The Eyewear Brand Favoured By Fashion Heavyweights

Italian eyewear brand L.G.R hits the right notes of heritage and hype.

By Benjamen Judd 21/12/2021

When you’re the eyewear of choice for some of fashion’s biggest names—names that have their own line of sunglasses — you know you’re onto a good thing.

Despite having launched his eponymous line of eyewear barely more than a decade ago, L.G.R founder Luca Gnecchi Ruscone’s initials have become the acronym of choice for fashion heavyweights including Giorgio Armani, Giambattista Valli and Peter Dundas. Throw in a couple of young royals like Prince William and Pierre Casiraghi of Monaco and you’ve got the kind of social clout most brands only dream about.

According to Ruscone, however, the phenomenon that is L.G.R eyewear—sun and optical eyewear handmade in Italy and by Africa, as the tagline states—almost never happened. “I began my career in the eyewear business by accident,” Ruscone tells Robb Report. “Out of curiosity, while exploring a country where my family had lived previously for many years and was forced to abandon, I stumbled upon a box full of old, forgotten sunglasses from the colonial period when the Italians were living la dolce vita in Africa in the 1960s.”

This “Africa in the 1960s” Ruscone speaks of is the country of Eritrea, located in the Horn of Africa and back then home to a thriving community of Italians, right down to the Gaggia coffee machines. Ruscone’s grandfather Raffaello Bini had moved here after World War 2 to find his fortune and set up several businesses, including a photography studio and the successful footwear business, the Bini Shoe Factory.

In 2006, the then-23-year-old Ruscone received a call from this same grandfather to join him in Eritrea after he’d been invited back by the Eritrean president to reinvest in the country’s economy. Ruscone took leave of his finance job in Shanghai and soon found himself wandering the streets of the city of Asmara, where he came across an old photographic shop once owned by his grandfather. A snoop inside uncovered
a box containing old, classic sunglasses that had been worn by his grandfather during his time in the army.

Taken by the simple elegance of the eyewear, Ruscone’s entrepreneurial spirit (clearly a family trait) took hold and shortly later he was finding a manufacturer who would replicate the purity of the original designs. Right down to the mineral-glass lenses that Ruscone was adamant to use instead of modern plastic, which gives his glasses an unbelievable transparency.

“When I saw the abandoned sunglasses in the old warehouse in Asmara, I felt like I had never seen eyewear before,” says Ruscone. “I started noticing little details that made a whole lot of difference from normal contemporary eyewear … It caught my attention that most eyewear in the market was cheaply made and that the consumer was more focused on the looks and on the brand it featured instead of quality, construction and origin.

“Such an intimate object, worn on the face, that characterises one’s looks and appearance has to be good. Well designed, made of durable and noble materials such as celluloid acetate and mineral glass.”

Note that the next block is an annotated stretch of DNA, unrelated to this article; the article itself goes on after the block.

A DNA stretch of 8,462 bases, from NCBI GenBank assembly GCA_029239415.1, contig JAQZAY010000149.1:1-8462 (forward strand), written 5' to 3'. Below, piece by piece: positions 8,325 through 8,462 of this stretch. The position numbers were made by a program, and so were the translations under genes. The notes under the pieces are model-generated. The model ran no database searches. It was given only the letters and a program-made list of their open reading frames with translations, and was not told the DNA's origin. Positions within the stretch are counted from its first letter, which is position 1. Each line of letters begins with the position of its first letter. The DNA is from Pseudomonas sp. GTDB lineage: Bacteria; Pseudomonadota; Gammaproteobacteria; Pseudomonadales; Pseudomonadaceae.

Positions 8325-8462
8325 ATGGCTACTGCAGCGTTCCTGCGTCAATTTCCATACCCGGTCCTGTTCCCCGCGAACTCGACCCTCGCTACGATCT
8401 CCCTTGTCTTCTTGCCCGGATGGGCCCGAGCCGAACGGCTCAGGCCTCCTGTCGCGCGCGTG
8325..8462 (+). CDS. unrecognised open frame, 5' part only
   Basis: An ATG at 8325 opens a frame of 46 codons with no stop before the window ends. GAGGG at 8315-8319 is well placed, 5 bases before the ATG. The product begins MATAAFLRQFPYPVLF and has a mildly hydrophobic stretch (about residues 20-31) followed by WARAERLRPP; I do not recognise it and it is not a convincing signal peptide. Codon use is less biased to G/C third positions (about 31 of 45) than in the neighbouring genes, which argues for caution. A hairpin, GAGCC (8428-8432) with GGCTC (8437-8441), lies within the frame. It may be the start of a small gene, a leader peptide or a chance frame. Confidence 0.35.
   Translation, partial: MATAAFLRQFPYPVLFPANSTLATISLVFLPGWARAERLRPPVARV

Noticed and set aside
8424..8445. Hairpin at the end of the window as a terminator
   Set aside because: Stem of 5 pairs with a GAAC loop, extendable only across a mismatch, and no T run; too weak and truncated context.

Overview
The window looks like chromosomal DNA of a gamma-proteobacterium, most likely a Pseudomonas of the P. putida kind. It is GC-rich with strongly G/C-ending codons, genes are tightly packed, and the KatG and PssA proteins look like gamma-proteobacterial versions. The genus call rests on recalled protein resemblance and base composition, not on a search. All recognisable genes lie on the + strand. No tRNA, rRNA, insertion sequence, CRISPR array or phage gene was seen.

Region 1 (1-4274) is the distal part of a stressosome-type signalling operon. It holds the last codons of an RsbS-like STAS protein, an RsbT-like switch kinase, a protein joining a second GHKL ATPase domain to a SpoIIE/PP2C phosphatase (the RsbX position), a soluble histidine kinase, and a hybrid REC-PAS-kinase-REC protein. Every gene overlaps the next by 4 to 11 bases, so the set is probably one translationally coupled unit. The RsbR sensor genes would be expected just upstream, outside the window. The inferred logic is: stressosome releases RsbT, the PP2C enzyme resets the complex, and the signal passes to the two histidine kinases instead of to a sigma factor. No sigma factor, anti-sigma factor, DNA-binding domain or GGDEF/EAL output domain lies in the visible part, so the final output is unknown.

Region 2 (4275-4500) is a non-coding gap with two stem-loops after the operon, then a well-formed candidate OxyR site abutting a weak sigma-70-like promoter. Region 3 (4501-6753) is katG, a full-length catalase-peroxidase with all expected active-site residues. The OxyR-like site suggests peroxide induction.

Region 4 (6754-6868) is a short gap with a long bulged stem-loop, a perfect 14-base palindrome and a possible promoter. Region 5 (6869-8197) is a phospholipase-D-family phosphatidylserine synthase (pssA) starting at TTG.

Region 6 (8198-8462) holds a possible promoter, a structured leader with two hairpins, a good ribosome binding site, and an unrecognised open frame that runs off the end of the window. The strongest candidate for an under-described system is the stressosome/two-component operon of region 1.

The global appeal of L.G.R has as much to do with their provenance as it does the craftsmanship that goes into each pair.

“Firstly, it’s the clean, timeless design,” offers Ruscone. “Second is the quality, the feel you have when you hold them in your hands, a feeling of authenticity and durability. Third, but not last, there is an aura of passion and genuineness that permeates the brand.”

L.G.R’s men’s range still reflect the original four styles that Ruscone found in his grandfather’s box. He knew a good thing when he saw it. The silhouettes are familiar yet fine-tuned. The thickness of the acetate frames carry the right amount of weight without looking heavy. Ruscone has also added a line of metal frame versions for those after a more modern accent to their eyewear.

“We still have models [found in the box]: Asmara, Massawa, Tangeri and Keren which were the first original shapes that I found in Asmara. We still use 8 mm celluloid acetate, fire embossing to stamp the inside of each frame, and mineral glass lenses cut and fitted by hand. All this is made by the same old artisans that were making the frames I found in Asmara, just a generation later.”

A major appeal of L.G.R is the brand’s ability to straddle the tricky divide between modern and classic, never veering too far in either direction. Ruscone clearly isn’t trying to reinvent the wheel. But he is definitely refining how it looks to provide a range of eyewear that wears effortlessly.

Of course, the notion of design that is aesthetically appealing should be a given. Who wants to look bad? But when you take into account the tricks and traps brands attempt to cut through an increasingly noisy market, you begin to realise that simplicity, often touted as the greatest luxury, has also become a rarity. According to Ruscone, the secret behind his collection’s nuanced aesthetic is intimately simple—how they relate to, and wear in, real life.

“[For inspiration] I tend to look at what is close to me,” Ruscone explains. “My home, my family, my friends. Travels and experiences dictate the need of a new model, a new shape, new colours and lenses. I try to give my loved ones a new tool for a new adventure.

“By living and travelling in Africa, I learned to appreciate the art of arrangiarsi with simple remedies. This simplicity fused with a cheerful and relaxed attitude are what drive me in the creative process. The elegance, design and aesthetics of Italy are blended with a passionate spirit of the adventurer.”


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